The current agency model is broken and almost beyond repair. In the future, agencies that want to excel will need to move closer to the client and collaborate in their world, writes Mark McCann.
The future of the traditional agency model has been the subject of much debate recently and one cannot ignore the rumblings, as they come from within the industry. Many believe it faces extinction. To quote Ben Lilley, Chairman & CEO at McCann “there is no future for traditional agencies in this market”.
The stereotypical agency model has endured unchanged since the early twentieth century. Disruption, fuelled by digital innovation has created a world where this antediluvian model is analogous to a “dinosaur”. Brad Jakeman, President of PepsiCo recently conceded the traditional model is “going to break if we don’t think about how to innovate”.
Clients continue their quest for big ideas but are not willing to pay sizeable fees historically commanded by the industry. Large brands that include Proctor & Gamble and Unilever are tightening their belts in pursuit of greater efficiency.
Additionally, expeditious ideation and real-time communication have supplanted lavish lead times and protracted processes.
Interestingly, many clients fragment services across multiple agencies, appointing separate strategic consultants, creative studios, content generators, digital / analytics agencies and media buyers. Great campaigns are regularly lost in dissemination as momentum and meaning fall between proverbial stools. Furthermore, competitive posturing among agency partners can impede collaboration, negatively impacting campaign efficacy and progress.
A recent industry survey in the USA revealed that just 8% of marketers were “very satisfied” with their agency. Trust and collaboration were cited as integral to agency/client relationships. Moreover, marketers are looking towards agile and lean teams to master disruption – traits incongruent with traditional agency infrastructure.
Client behaviour is also shifting. In bygone years, clients expressed a need and agencies embarked on the enigmatic process of ideation towards a solution. Today’s client wants to be involved in the creative process, to ensure strategy and creative align to brand and business objectives.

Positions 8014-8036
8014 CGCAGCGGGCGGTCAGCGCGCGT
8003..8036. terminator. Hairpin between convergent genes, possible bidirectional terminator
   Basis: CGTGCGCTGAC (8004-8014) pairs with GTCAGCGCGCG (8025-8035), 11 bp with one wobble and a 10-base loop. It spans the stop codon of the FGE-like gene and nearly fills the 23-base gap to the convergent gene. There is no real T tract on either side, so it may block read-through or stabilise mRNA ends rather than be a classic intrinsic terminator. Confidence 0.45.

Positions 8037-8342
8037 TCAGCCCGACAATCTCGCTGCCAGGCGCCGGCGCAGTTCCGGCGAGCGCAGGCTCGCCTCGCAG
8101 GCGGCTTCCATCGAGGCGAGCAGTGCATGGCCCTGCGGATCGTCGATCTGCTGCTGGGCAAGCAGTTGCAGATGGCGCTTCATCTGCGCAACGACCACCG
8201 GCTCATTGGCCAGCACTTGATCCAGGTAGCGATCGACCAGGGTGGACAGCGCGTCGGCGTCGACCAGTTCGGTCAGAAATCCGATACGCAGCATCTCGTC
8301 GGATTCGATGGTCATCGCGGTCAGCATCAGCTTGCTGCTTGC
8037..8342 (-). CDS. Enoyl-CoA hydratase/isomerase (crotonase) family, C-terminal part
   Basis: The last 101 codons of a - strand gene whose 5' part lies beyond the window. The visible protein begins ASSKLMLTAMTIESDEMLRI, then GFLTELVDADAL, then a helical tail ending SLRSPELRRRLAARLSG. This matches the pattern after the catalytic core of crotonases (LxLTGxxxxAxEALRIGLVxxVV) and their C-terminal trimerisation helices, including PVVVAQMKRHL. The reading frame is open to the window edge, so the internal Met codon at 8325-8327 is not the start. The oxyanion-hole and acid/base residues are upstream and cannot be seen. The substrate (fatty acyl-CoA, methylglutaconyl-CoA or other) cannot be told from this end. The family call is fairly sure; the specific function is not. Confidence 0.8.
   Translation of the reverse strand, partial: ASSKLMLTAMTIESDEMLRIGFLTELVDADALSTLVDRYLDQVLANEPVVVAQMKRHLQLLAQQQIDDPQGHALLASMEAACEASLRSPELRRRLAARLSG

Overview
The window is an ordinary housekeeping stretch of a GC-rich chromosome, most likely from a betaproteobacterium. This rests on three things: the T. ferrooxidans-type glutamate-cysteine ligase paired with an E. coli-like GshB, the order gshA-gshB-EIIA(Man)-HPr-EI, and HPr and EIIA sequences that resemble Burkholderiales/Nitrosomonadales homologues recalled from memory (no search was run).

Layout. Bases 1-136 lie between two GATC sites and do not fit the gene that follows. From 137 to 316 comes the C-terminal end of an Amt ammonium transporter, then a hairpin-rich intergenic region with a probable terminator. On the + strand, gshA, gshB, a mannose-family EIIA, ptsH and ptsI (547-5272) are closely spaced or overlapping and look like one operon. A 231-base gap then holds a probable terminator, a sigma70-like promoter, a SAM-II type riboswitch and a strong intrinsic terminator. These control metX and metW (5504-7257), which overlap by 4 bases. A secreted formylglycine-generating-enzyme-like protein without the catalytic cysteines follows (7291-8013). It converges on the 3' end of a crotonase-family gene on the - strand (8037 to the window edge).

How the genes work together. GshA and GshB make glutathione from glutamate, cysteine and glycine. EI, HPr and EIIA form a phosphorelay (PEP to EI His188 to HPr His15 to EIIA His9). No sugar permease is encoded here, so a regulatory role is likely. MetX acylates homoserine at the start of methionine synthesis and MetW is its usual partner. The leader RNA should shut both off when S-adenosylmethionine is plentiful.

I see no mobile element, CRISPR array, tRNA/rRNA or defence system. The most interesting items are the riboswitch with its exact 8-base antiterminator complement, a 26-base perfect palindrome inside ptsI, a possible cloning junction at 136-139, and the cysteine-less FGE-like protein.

Client expectations of agency performance are increasing. Once blinded by vanity metrics, clients are now looking to real and measurable barometers of success. A new study by Microsoft claims that clients are “de-prioritising digital campaign metrics in favour of business-focussed measurement that more directly tie consumer experience to financial performance and business outcomes”.
It comes as no surprise then that in-sourcing is on trend. The Association of National Advertisers in the US claims 58% of organisations have established their own in-house agencies to become self-sustaining. However, many struggle to successfully manage and nurture their creative cell and failure to do so can negatively impact brand equity and sales.
So, is the model broken beyond repair? Or can it be re-conditioned?
The industry constantly encourages clients to be brave, to be different, to be future focussed and ahead of the curve. It’s time we took our own advice. To continue imposing an antiquated model on clients, when it is clearly not fit for purpose is akin to a square peg, round hole debacle. We must innovate, to meet current and anticipate the future needs of clients.
Clients are demanding creative excellence and delivery of on-brand omnichannel communications, at speed and to budget. And demand is forcing traditional agencies to re-think their model.
It would appear, however, that change is in the air. McDonalds has replaced long-term agency partner Leo Burnett with Omnicom, in a performance-led contractual departure from agency norm. Hewlett Packard and General Mills are insisting their agency partners embrace gender diversity contrary to Madison Avenue conventions and new agencies such as OLIVER and You & Mr. Jones are emerging in response to the changing face of the industry.
So what does the agency of the future look like?
In an interview with Forbes magazine, former Omnicom CEO, Alexei Orlav said he believed the agency of the future would be akin to “creative communities”, comprising “an integrated team brought together to combine left and right brain thinking into superior strategy and creative”.
I concur with Orlav’s thinking. The agency of the future needs to comprise multiple disciplines. Strategic, creative, linguistic, translative and digital talent will combine to create big ideas for global omnichannel campaign dissemination.
Agencies will increasingly leverage technological innovations that include artificial intelligence, virtual reality and augmented reality to benefit client and brand. These technologies will further extend the agency proposition and mastering innovations will differentiate agencies from competitors.
Furthermore, I’m convinced that in order to excel, the agency solution must move closer to the client, collaborate inside their world, in real time, removing physical and metaphorical barriers. Scalability is a likely prerequisite to agency appointment and transparent operations a veritable must.
What is more, agencies must commit to future-proofing their model to ensure it remains relevant and fit for purpose, whilst firmly committed to the fundamentals of advertising – great ideas, bold creative and relevant messaging.
Do such agencies exist? I believe a rare number of hybrid entities have emerged in response to disruption. They are built for today’s demands and amorphous to meet future market challenges. This is an exciting time for the advertising industry, and those unwilling to embrace change, and re-invent their business, risk their future.
Mark McCann is CEO of OLIVER
First published in Irish Marketing Journal (IMJ Agency Issue 2016)© to order back issues please call 016611660